The Content Corner: Catching a Wave

Mar 2, 2015
Calendar with magnifying glass

As we all continue to wrestle with the “content beast”, one effective method for generating ideas for content and fleshing out an editorial calendar is to look for trending events or even upcoming holidays. In the spirit of full disclosure, the idea behind this particular post was inspired by the back-to-back Valentine’s Day and Presidents’ Day holidays (I decided to skip “Do a Grouch a Favor Day”).

But its not as simple as picking a holiday or event and then just running with it. Done well, it will not only help you populate your editorial calendar but also drive traffic and raise awareness about your agency. Done sloppily, it can alienate visitors and even damage your agency’s reputation. As content creators for our organizations there is certainly such a thing as bad publicity.

A Match Made in the Heavens
NASA photo of the Crab Nebula in space, taken Nov 28 2005

One federal organization that excels at content coordination and planning is NASA. They serve as a great example that highlights two of the major components of how to successfully align your content with current events:

  • The event and your content must be a solid fit
  • You must plan ahead.

This advanced planning allowed NASA to take advantage of the relaunch of the fabled science program Cosmos and coordinate a special event via their Flickr feed highlighting some of their most eye-catching images from space. It also allowed them to promote the effort via additional media channels and leverage their strong social media presence to create additional interest among the public. This is now a standard part of their content strategy as evidenced by their tweeting of relevant items related to the 2015 Academy Awards.

Another critical point is this: NASA took old or pre-existing content and combined it with a current event to create a completely new and even more effective platform for that content. Remember that “trick”; if you continue to read this column, you will definitely see it again.

The Road to Hades

But let’s be honest, among the hundreds of federal agencies, opportunities such as the one NASA created are extremely rare. One of the greatest mistakes of this type of content creation is trying too hard to make a connection when one simply doesn’t exist. There are far too many examples of companies rushing to feed that content beast by cramming square blocks in round holes and doing one or more of the following:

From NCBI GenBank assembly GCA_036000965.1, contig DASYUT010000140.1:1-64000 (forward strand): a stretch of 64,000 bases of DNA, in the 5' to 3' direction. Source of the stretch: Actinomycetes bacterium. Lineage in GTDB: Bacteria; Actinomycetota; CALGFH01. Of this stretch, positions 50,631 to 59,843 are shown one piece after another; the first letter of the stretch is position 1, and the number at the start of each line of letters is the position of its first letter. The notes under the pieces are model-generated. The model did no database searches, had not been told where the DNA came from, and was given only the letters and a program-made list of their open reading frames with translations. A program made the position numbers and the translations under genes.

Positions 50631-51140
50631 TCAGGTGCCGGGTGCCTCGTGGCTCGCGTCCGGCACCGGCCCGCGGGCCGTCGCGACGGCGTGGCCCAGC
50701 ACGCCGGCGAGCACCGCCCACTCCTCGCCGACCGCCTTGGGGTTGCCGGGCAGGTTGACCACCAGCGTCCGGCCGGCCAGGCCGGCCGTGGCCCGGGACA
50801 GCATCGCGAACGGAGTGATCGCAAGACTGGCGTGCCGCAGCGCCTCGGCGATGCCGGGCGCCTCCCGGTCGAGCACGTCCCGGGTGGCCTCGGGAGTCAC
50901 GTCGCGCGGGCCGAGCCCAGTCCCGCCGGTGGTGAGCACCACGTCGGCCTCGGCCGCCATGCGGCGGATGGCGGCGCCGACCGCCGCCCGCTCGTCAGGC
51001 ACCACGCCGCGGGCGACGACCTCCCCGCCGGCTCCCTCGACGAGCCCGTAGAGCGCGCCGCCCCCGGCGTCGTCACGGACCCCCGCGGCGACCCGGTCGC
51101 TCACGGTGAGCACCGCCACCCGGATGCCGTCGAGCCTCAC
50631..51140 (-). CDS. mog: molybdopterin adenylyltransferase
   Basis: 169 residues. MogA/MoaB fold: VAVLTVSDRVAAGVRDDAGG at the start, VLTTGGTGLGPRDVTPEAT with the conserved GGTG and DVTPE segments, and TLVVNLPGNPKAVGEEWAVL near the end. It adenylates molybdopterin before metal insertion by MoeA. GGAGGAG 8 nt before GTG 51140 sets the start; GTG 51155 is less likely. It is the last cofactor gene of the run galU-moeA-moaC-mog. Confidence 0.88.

• Offending and alienating their core users
  • Damaging the trust and authenticity of their brand
  • Garnering negative (and probably embarrassing) media attention

You might have good intentions when crafting content to capitalize on a trending event, but always be sure it fits within your larger strategy and speaks to your audience. Planning and vetting (including an editorial calendar) are key tasks that will help you avoid these serious content blunders.

Trending events or special days can be a great way to generate fresh content and raise awareness of your agency’s brand while building an even deeper connection with your audience. In order to be effective, these pairings must be just like the rest of your content: authentic and applicable. We must accept who we are as an agency and focus on our agency’s content strategy to ensure any events we might want to capitalize on fit that strategy. By chasing a trend without a strategy or without it being a good fit, chances are the amount of damage that can be done to your brand’s integrity will outweigh the benefits. Keep an eye out for the right wave, be prepared to ride it, and know when to get out if the tide gets too rough.You’ve just finished reading the third article from a new column called The Content Corner. This column will focus on helping solve the main issues facing digital professionals including producing enough content and making that content engaging. Tyrus “Ty” Manuel is an IT Specialist with the Administrative Office of the U.S. Courts and has been passionate about digital content since at least 1994.